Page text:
Newsletters 20 November 2018

European Regional Bureau Newsletter – 3 Nov – 9 Nov 2018

Internet Access

EU: European Commission refutes claims of hacking in the WiFi4EU launch

  • The European Commission strongly refuted claims made in the Portuguese Jornal de Noticias that its WiFi4EU programme was hacked.
  • The Portuguese news outlet wrote that over 11,000 personal data records of city officials “were exposed” when the EU unsuccessfully launched the programme’s first call for funding.
  • The WiFi4EU initiative awards funding to municipalities for the installation of free Wi-Fi spaces in their cities, but the Commission’s online portal crashed due to technical problems when the first call for applications was opened in May 2018.
  • The Commission re-opened the portal this week for applications and hopes to begin allocating the EUR 120m foreseen in the programme as soon as possible. 

EU: Recent successful 5G projects spotlighted by the European Commission

  • To provide an example of the work the EU is doing to support faster connectivity, the Commission highlighted the Fantastic-5G project, a 8m EUR project coordinated by Germany between 2015 and 2017.
  • The Fantastic-5G project (also referred to by its full name: Flexible Air iNTerfAce for Scalable service delivery wiThin wIreless Communication networks of the 5th Generation) developed a new air interface technology that transmits information between Internet-connected devices and base stations in a network.
  • The project team, composed of 18 partners from academia and industry, worked to develop an interface flexible enough to meet the surging number of connected devices and growing demand for wireless data.

Austria: EU approves €60m of public subsidy for broadband networks

  • The European Commission approved this week €60m of public support for the deployment and maintenance of broadband infrastructure in the remote rural areas of the Styria region, located in the south-east of Austria.
  • The beneficiary of the aid is a newly established company owned by the state of Styria and access to the infrastructure will be provided to third party network operators on “equal and non-discriminatory” terms.
  • These measures should enable access speeds of at least 100 megabits per second (Mbps) for both downloads and uploads in the rural areas concerned. 

Ireland: Broadband sparks heated political debate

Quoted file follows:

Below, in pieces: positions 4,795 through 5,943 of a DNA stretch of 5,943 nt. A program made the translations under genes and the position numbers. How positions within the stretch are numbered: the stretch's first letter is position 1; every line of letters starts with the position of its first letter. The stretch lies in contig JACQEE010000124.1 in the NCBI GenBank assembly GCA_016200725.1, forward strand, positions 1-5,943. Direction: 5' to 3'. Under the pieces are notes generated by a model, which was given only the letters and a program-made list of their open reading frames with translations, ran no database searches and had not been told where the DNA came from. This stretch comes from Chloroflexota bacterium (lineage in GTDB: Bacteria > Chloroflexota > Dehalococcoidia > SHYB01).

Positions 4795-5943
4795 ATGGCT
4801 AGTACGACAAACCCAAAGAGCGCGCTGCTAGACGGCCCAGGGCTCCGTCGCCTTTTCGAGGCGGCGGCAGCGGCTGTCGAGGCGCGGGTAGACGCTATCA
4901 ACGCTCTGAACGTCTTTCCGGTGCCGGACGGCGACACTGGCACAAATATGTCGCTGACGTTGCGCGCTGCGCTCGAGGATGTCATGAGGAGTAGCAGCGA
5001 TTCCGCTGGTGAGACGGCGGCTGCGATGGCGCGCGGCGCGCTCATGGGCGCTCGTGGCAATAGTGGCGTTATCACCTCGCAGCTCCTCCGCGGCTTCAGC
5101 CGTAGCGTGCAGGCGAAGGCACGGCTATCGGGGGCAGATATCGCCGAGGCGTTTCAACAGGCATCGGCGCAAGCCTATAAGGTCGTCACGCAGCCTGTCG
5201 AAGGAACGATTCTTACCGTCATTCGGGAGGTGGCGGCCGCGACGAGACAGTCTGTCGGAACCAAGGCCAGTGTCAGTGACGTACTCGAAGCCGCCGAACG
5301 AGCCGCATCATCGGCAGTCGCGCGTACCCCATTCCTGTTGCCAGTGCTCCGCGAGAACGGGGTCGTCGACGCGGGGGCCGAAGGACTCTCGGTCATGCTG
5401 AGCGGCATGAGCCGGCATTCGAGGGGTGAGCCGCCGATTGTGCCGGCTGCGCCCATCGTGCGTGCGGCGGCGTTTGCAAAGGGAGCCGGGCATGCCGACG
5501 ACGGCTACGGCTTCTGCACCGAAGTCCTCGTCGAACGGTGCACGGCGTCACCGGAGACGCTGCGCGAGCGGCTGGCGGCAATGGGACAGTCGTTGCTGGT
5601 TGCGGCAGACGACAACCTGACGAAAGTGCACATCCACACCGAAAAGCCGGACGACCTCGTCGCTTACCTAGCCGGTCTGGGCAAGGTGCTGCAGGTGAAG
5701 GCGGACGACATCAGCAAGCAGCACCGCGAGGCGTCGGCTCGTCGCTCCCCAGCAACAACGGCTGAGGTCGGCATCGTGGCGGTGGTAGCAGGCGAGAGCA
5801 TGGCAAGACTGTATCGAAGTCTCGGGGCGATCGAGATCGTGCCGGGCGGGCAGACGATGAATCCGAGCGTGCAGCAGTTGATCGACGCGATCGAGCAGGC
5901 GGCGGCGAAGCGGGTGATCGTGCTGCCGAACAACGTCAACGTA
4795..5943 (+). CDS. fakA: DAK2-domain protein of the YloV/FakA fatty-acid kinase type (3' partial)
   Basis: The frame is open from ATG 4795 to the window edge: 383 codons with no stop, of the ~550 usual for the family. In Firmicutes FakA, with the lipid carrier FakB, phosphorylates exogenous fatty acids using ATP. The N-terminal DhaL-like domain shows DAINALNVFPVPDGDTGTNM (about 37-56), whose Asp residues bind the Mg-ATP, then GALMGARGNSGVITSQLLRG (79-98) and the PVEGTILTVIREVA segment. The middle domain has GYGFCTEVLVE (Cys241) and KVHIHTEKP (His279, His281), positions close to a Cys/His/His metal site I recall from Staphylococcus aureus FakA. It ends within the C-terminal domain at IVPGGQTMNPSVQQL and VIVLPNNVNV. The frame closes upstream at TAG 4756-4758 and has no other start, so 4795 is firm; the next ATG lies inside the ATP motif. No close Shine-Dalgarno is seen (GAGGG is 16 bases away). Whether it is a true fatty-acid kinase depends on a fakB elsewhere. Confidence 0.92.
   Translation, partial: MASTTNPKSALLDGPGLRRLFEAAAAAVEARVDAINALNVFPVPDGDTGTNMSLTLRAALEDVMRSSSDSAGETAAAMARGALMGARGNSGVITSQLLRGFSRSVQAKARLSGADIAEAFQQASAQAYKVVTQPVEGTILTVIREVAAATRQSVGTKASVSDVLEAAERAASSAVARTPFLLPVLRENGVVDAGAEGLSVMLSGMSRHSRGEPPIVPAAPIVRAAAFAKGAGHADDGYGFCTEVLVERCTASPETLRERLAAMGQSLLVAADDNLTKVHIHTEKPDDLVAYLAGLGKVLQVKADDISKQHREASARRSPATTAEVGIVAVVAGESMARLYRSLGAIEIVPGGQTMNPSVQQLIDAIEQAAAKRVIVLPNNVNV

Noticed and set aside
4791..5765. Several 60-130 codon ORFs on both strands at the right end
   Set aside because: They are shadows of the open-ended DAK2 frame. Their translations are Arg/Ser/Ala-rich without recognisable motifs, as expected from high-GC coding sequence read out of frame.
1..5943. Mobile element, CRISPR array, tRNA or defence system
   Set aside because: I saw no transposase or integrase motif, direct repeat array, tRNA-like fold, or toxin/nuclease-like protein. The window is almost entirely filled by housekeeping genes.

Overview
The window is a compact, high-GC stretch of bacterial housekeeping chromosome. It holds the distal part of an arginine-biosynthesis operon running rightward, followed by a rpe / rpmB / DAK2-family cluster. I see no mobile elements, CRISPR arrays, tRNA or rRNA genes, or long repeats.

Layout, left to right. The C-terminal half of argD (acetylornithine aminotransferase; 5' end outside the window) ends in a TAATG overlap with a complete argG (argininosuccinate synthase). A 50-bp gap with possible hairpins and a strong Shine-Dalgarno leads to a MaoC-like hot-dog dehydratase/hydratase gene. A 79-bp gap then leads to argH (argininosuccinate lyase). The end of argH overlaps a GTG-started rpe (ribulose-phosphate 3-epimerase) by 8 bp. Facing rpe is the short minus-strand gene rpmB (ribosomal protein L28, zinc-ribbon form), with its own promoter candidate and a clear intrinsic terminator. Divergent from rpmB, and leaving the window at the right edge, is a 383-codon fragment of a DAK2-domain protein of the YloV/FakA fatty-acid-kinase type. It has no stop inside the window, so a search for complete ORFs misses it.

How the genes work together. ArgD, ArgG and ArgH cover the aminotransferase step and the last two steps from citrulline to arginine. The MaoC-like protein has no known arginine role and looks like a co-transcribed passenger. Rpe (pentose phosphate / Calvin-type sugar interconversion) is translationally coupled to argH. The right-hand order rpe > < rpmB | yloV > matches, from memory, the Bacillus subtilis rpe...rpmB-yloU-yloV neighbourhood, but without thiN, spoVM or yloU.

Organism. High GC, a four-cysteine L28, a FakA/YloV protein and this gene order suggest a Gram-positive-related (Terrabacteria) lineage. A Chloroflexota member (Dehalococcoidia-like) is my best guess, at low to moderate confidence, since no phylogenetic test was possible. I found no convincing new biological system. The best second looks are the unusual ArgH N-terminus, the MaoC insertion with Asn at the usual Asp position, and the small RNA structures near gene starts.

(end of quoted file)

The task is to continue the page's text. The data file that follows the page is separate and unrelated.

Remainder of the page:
• A controversy around the Irish government’s plans to expand broadband access is sparking a heated debate between government and opposition politicians.
  • The current government led by Fine Gael’s Leo Varadkar has pledged to roll-out broadband connections to every Irish home, targeting the 1.1m people in rural areas that lack a decent connection.
  • The government had initially budgeted the plans at €500m, but delays and unforeseen costs have caused some reports to estimate it closer to €3bn in what will become one of Ireland’s biggest state-funded infrastructure programmes.
  • Timmy Dooley, an opposition politician from the Fianna Fáil party, criticised the consortium responsible for delivering the project, chaired by investment firm Granaham McCourt, for not having the capacity.


Global: Six global norms introduced by Global Commission on the Stability of Cyberspace

  • The Global Commission on the Stability of Cyberspace (GCSC), an initiative of the The Hague Centre for Strategic Studies and the EastWest Institute to promote dialogue on international cybersecurity, released this week a package of measures containing six global norms to promote the peaceful use of cyberspace.
  • The Norms Package covers the following areas: norms to avoid tampering; norms against commandeering ICT devices into botnets; a norm for States to create a vulnerability equities process; a norm to reduce and mitigate significant vulnerabilities; a norm on basic cyber hygiene; and a norm against offensive cyber operations by non-state actors.
  • Speaking about the package, Marina Kaljurand, Chair of the GCSC, said the initiative was an important step in creative consensus on “rules of the road” that can be applied by all decision-makers to enable greater cyber stability. 

EU: Cyber arms race is inevitable, says Microsoft

  • We are seeing an arms race of invisible, cyber weapons that diplomatic tools may not be sufficient to contain, said John Frank, Microsoft’s Vice-President for EU Government Affairs, at a conference this week in Brussels.
  • The Microsoft representative argues the tech industry is trying to limit this threat by collectively agreeing to principles of no offense, stronger defence, collective action and more capacity building, as was set out in the Cybersecurity Tech Accord, an agreement signed by 60 companies (mostly American and European). 

EU: ePrivacy discussions pushed to political level

  • The Austrian Presidency of the EU Council has decided to move the sensitive e-Privacy (ePR) Regulation out of technical discussions and into the higher political level – the meeting of deputy ambassadors known as COREPER – in an attempt to unblock negotiations.